Tendency to run away
The Bloodhound isn’t the kind of dog you can take off the lead. Their nose tends to take over everything, even their common sense - so they’d happily run into a busy road if it was on the scent trail.
Bloodhounds are active dogs, mentally and physically. If they become bored, they might lash out and exhibit destructive behaviours. If you keep your dog thoroughly exercised, mentally stimulated and don’t leave them alone for hours, this should never happen.
Greedy / Gluttony
A Bloodhound will eat whatever is available - this breed has a huge appetite! It’s important to measure out meal sizes and avoid feeding a Bloodhound too many unhealthy treats, as extra weight could put pressure on the joints and lead to health problems.
A Bloodhound is first and foremost a scent dog, though they’re capable of making good watchdogs, too. They’re likely to bark - and their bark is loud - if someone completely unfamiliar comes into their territory when their owner isn’t around. They’re not at all vicious when trained, so they don’t offer any level of protection.
Although they make a fantastic family pet, Bloodhounds can be difficult to train and probably aren’t the best choice for inexperienced owners.
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Bloodhound in a flat
A Bloodhound will cope in a flat or apartment, so long as they get adequate exercise. Saying this, they’re best placed in roomy accommodation with space to roam.
Need for exercise / Sporty
This big dog has endless energy and needs somewhere to burn it! If you want to adopt a Bloodhound, be prepared to exercise them for at least 1-2 hours per day, ideally more. Despite their sweet-natured temperament, this breed could become destructive and hard to handle without adequate exercise.
Travelling / easy to transport
The Bloodhound is huge - meaning it’s probably not the best travel companion! This breed would be fairly difficult to transport due to its hefty size.
Bloodhound and cats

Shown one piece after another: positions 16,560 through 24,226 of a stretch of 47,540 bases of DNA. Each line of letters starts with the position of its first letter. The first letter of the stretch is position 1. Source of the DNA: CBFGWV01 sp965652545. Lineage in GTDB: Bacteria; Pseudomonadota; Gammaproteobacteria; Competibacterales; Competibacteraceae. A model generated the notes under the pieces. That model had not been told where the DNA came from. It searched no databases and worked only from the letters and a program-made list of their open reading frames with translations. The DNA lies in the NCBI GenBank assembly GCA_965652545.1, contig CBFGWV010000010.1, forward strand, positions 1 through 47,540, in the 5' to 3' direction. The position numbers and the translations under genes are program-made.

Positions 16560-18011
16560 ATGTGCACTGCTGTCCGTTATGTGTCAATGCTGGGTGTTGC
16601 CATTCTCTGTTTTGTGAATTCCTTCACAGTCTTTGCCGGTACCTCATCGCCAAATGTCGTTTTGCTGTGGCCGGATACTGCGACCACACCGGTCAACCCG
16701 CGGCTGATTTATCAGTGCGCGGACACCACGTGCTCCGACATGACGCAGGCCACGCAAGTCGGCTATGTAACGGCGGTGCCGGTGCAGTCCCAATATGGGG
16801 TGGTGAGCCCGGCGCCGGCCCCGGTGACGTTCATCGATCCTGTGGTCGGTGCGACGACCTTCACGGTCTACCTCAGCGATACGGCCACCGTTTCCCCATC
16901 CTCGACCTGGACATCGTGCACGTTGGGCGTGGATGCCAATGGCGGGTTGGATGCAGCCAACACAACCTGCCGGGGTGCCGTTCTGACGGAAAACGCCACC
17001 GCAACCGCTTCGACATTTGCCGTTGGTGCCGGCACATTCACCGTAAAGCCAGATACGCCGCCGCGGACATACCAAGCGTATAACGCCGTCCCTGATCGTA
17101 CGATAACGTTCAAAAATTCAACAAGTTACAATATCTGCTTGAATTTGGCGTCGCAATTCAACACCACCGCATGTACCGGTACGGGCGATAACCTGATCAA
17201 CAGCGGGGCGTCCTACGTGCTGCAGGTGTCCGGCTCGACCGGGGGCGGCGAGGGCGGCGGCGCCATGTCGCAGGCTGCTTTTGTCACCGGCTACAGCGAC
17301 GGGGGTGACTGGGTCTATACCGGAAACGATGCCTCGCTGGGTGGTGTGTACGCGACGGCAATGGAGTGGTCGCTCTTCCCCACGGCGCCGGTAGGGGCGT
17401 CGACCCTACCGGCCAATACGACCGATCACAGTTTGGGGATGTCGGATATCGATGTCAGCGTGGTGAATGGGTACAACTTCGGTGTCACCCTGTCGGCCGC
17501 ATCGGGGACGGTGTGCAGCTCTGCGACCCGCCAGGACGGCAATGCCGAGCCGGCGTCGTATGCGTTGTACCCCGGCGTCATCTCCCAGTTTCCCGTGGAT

A Bloodhound who isn’t used to cats or hasn’t been well-socialized may be tempted to chase once they come across a cat. However, if a Bloodhound has grown up around cats, they’re normally completely happy to live amongst one another and may even become buddies!
Bloodhound and dogs
The Bloodhound is naturally a pack dog and will enjoy living amongst other dogs. They can get a little possessive over their food and toys, so make sure you feed them in different locations and provide enough toys for each dog.
Bloodhound and children
They’re affectionate, gentle, sweet and friendly once trained and socialised, making them a great choice for families with children.
Bloodhound and the elderly
The normally pleasant and docile Bloodhound can become destructive and badly behaved if they don’t get enough exercise, so they’re not a good choice for elderly owners.
This breed doesn’t come cheap! You’re looking at at least £760 for a Bloodhound and if the dog is registered at the Kennel Club they can cost approximately £1075.
Average cost care: £50-£70 (this includes food, grooming, and other expenses)
The Bloodhound’s coat is low-maintenance and only needs brushing around once or twice a week, as well as a wipe down if they’ve got a little grubby.
The difficult part of Bloodhound grooming, though, is their wrinkles. They need thorough cleaning and drying, otherwise, they can easily become infected.
If you decide to adopt a Bloodhound, be prepared to wipe their face clean after every meal and drink of water. You’ll need to clean between wrinkles a few times a week using a gentle, damp cloth or wipe. Make sure to dry them thoroughly - left wet, bacteria will spread fast.
Thankfully, this breed doesn’t need to be bathed all that often - especially if they’re regularly wiped down and brushed. The Bloodhound is particularly prone to ear infections, so make cleaning and checking them a habit. As for the rest, it’s regular grooming - nails need to be trimmed every couple of weeks and teeth should be brushed as often as possible.
This one is a definite shedder! Expect to have the vacuum out regularly. Brushing can help minimize this.
Nutrition of the Bloodhound
The Bloodhound is a huge dog, with high energy and nutritional needs. As such, it’s best to feed them a high-quality, complete, and balanced dog food which is formulated specifically for large dog breeds. We’d recommend splitting up a Bloodhound’s meals into 2-4 servings per day as giant dog breeds are prone to bloat.
Health of the Bloodhound
Strong / robust
The Bloodhound is mighty - these giant, strong, sturdy dogs are powerful and adaptable.
This breed doesn’t cope well with hot weather. If temperatures sore, keep them indoors in a cool, dark room if possible. If you head out for the day, remember to provide regular shade breaks for your Bloodhound, as well as carrying around a constant supply of water.
Larger dogs such as the Bloodhound do tend to tolerate cold weather better than smaller breeds. However, the Bloodhound won’t fare well in extremes of cold, especially if they’re domesticated - keep them indoors, especially at night, if temperatures drop significantly.
Tendency to put on weight
Obesity isn’t a huge problem in the Bloodhound breed. However, they can be greedy - don’t give them too many treats or human foods!